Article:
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Microsoft has clearly made an effort to enhance support for Linux virtual machines running under Hyper-V in the latest version of its Windows Server operating system. While it has always been possible to run Linux as the guest operating system on a Hyper-V VM, those VMs often faced limitations and lacked support for some features. Windows Server 2012 R2 added several new enhancements for Linux VMs that remove some of the limitations, including support for Hyper-V Dynamic Memory and live backup. However, feature support across different Linux distributions varies and some potential problems remain. Administrators should carefully evaluate whether it's a good idea to run Linux VMs on Hyper-V and -- if so -- prepare for these limitations. Here are five quick links that can help you understand the complications and how to address them.
Problems to expect when running RHEL 6.5 -- While Windows Server 2012 and 2012 R2 supports Red Hat Enterprise Linux, there are several caveats you should be aware of if your Linux VMs use RHEL 6.5 -- including the possibility that some features may be disabled by default.
Can't secure boot or use UEFI with a SUSE VM -- Generation 2 VMs support the Unified Extensible Firmware Interface (UEFI) rather than traditional legacy BIOS. However, some versions of SUSE Linux do not support UEFI firmware or secure boot functionality for Generation 2 VMs.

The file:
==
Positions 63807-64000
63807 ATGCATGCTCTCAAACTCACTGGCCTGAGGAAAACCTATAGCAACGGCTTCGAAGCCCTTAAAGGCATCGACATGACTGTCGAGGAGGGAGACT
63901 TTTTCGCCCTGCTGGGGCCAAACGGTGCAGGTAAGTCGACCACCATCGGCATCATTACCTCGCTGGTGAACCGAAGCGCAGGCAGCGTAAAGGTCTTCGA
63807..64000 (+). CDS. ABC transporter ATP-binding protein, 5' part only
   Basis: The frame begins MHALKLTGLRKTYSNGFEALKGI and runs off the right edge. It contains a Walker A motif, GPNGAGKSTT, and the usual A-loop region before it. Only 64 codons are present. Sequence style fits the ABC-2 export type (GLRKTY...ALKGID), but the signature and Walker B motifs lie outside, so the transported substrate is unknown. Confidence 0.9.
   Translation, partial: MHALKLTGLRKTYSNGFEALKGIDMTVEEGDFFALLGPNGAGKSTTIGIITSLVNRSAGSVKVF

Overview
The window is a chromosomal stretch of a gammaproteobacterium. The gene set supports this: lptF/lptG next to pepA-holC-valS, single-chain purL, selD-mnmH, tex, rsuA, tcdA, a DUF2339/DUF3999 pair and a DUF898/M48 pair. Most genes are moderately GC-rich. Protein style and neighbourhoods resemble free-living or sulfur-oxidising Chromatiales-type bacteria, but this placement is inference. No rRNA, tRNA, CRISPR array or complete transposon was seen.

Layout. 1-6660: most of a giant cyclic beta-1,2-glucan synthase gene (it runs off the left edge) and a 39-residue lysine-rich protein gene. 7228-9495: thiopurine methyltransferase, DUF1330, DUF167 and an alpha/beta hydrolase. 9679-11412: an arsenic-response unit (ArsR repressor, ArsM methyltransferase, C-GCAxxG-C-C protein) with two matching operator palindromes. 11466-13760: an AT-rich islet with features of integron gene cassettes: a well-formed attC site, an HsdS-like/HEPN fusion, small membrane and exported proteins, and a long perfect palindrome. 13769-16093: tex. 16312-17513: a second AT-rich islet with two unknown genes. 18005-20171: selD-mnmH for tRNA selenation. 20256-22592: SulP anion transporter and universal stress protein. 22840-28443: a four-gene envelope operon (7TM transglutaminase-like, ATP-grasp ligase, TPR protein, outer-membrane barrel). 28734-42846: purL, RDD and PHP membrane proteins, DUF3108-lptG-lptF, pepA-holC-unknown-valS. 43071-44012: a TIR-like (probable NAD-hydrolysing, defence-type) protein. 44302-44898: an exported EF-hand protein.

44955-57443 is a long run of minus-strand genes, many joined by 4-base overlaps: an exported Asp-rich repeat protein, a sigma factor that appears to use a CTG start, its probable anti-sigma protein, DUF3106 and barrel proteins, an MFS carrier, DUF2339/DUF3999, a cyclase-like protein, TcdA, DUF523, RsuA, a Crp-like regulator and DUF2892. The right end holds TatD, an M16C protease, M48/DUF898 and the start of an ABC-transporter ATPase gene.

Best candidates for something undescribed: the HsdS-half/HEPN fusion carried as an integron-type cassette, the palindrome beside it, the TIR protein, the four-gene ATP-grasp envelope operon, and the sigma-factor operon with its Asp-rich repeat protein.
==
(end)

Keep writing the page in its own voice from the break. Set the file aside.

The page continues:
Requirements and potential "gotchas" with live backup -- Windows Server's live backup feature allows you to create a backup copy of a VM while it is running, but your system must first meet several requirements. Find out what you need and what could go wrong if you're running Oracle Linux VMs.
How NUMA architecture can cause problems -- Non-uniform memory access, or NUMA, is a computer design approach that segregates memory and can improve performance. However, there are known issues with the 2.6.x Linux kernels that could cause you problems.
Hyper-V bug that affects Linux VM networking -- New Hyper-V improvements smooth many of the troubles with using Linux VMs, including networking and backup features. However, there is a known Hyper-V bug that can cause a Linux VM to use a random value for the network name, which might lead to a loss of network connectivity. Learn what you can do to avoid the problem.
Microsoft Hyper-V administration guide
Windows Server 2012 R2 updates focus and cloud and security
Running windows as a VM on Linux with VMware Server